The largest vendors — KingBoard, Shengyi, Nanya, ITEQ, and so on — are all based in Southeast Asia. The volume and variety of materials that can be sourced in the US continues to erode, and its hard to see that reversing course. To wit, in its announcement, AGC allowed that “Over time, materials made in Taconic’s Petersburgh, NY, location will be moved to another facility.”

Isola makes FR-4 in Ridgeway, SC, and AGC Nelco makes the same in Tempe, AZ. They join Rogers, Taconic and Arlon as manufacturers of electronics materials in the US.

Will trade tensions peaking, and 5G creating supply issues around the globe, is that enough?

Leadership Failure! What Will It Cost You?

by Keith Martino

Mediocre Mike was a card shark.

He LIVED for the weekends. Saturdays and Sundays were the only mornings I ever knew Mike to leap out of bed. It was in his blood. Mike couldn’t wait to hit the casinos. Every weekend and holiday sunrise, he was among the first to start tossing out his homespun version of “fish bait.” Mediocre Mike loved to brag.

Slowly but surely, each Sabbath unsuspecting, wannabe gamblers migrated into the club where Mike hung out. It seldom failed. A few of the less fortunate souls would land at Mike’s table. No worries. Mike and his cronies were poised for the pleasure. With friendly smiles and sinister hearts, they shook down every novice card player who came their way. What could be more entertaining?

In his mind, Mikey worked hard Monday through Friday sharpening his craft. He stayed up late into the evening hours swigging bourbon, practicing his moves, and watching YouTube videos. When it came to hustling newbies, Mike was good. He was always prepared. He took pride in his winnings. It gave meaning to his life and made his son proud.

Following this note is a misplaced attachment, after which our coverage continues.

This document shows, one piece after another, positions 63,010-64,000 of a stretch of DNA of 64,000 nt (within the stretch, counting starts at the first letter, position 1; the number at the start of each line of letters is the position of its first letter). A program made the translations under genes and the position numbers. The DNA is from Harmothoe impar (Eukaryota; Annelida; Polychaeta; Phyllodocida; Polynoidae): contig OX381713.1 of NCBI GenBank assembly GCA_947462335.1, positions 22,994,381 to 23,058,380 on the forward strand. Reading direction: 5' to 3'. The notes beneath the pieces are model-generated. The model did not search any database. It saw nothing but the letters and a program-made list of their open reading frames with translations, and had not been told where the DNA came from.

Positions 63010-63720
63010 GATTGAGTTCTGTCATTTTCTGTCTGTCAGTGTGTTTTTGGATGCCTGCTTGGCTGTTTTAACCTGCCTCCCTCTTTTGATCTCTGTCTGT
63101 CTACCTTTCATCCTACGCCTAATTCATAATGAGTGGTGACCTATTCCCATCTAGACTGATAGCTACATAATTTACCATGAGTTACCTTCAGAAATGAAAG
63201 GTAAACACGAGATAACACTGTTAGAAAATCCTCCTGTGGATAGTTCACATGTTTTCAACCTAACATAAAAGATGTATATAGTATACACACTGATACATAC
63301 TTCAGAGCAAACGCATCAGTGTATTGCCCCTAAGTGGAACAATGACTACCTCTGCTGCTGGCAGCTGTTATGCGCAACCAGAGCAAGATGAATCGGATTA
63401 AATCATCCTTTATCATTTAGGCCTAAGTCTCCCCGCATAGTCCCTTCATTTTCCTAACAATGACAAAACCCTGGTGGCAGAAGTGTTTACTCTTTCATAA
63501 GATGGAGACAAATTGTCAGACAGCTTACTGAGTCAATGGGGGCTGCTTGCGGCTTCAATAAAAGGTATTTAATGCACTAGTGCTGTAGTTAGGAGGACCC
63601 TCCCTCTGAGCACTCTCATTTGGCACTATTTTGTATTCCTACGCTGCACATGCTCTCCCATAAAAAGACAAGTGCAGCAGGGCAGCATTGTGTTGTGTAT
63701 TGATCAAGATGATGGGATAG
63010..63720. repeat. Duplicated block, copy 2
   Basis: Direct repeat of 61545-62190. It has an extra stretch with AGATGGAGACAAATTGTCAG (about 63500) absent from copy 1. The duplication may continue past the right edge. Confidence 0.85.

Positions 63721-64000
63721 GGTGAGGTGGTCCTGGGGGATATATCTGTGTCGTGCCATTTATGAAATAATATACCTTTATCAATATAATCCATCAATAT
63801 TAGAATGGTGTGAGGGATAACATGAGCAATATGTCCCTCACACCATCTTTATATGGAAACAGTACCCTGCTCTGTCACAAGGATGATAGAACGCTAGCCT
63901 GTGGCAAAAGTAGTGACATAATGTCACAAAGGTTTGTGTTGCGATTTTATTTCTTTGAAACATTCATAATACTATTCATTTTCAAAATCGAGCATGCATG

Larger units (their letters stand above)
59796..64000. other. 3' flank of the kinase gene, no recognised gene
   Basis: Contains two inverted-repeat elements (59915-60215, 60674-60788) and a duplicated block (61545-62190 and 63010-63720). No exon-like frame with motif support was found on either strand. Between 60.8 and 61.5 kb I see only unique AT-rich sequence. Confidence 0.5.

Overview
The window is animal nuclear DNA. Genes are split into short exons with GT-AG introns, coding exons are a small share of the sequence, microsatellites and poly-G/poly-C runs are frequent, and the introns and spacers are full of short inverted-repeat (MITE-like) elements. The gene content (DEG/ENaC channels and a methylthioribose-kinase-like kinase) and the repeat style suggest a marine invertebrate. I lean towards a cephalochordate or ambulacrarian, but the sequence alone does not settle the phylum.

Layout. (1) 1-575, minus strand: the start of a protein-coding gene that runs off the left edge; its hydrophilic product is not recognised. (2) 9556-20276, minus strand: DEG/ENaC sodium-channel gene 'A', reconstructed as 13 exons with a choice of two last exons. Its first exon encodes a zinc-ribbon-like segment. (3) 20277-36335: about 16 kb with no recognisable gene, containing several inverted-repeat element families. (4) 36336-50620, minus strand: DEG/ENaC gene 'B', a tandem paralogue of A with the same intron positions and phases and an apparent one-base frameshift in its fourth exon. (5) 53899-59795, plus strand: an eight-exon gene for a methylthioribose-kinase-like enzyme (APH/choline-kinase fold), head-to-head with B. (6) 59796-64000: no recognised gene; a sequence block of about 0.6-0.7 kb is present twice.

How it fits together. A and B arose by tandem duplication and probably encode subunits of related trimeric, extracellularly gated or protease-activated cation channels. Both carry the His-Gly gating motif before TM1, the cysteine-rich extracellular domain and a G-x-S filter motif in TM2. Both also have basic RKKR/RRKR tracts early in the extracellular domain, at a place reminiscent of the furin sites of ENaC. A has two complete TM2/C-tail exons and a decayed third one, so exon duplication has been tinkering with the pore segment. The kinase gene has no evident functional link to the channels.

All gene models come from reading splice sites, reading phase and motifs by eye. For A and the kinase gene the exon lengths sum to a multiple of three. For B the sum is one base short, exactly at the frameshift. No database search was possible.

Of course, someone had to pay the price. In Mike’s case it was his corporate employer. As they say, one man’s loss is another man’s gain.

Mike got lucky and his bankrupt band of gypsies was bought out by a high-quality Fortune 100 company. Mike couldn’t believe his good fortune when his new ship came in. The sharp household logo added to his prestigious cover at the casino. Mike was on a roll.

So what does any of this have to do with leadership failure? Plenty!

In the first year with his new employer, Mike maintained a low profile. He hid out and let a hundred or so direct and indirect reports do whatever they liked. After all, who was Mike to blow the whistle on anyone else? He figured as long as his fingerprints weren’t on any egregious errors, his gig could go on forever.

And for a while, it did.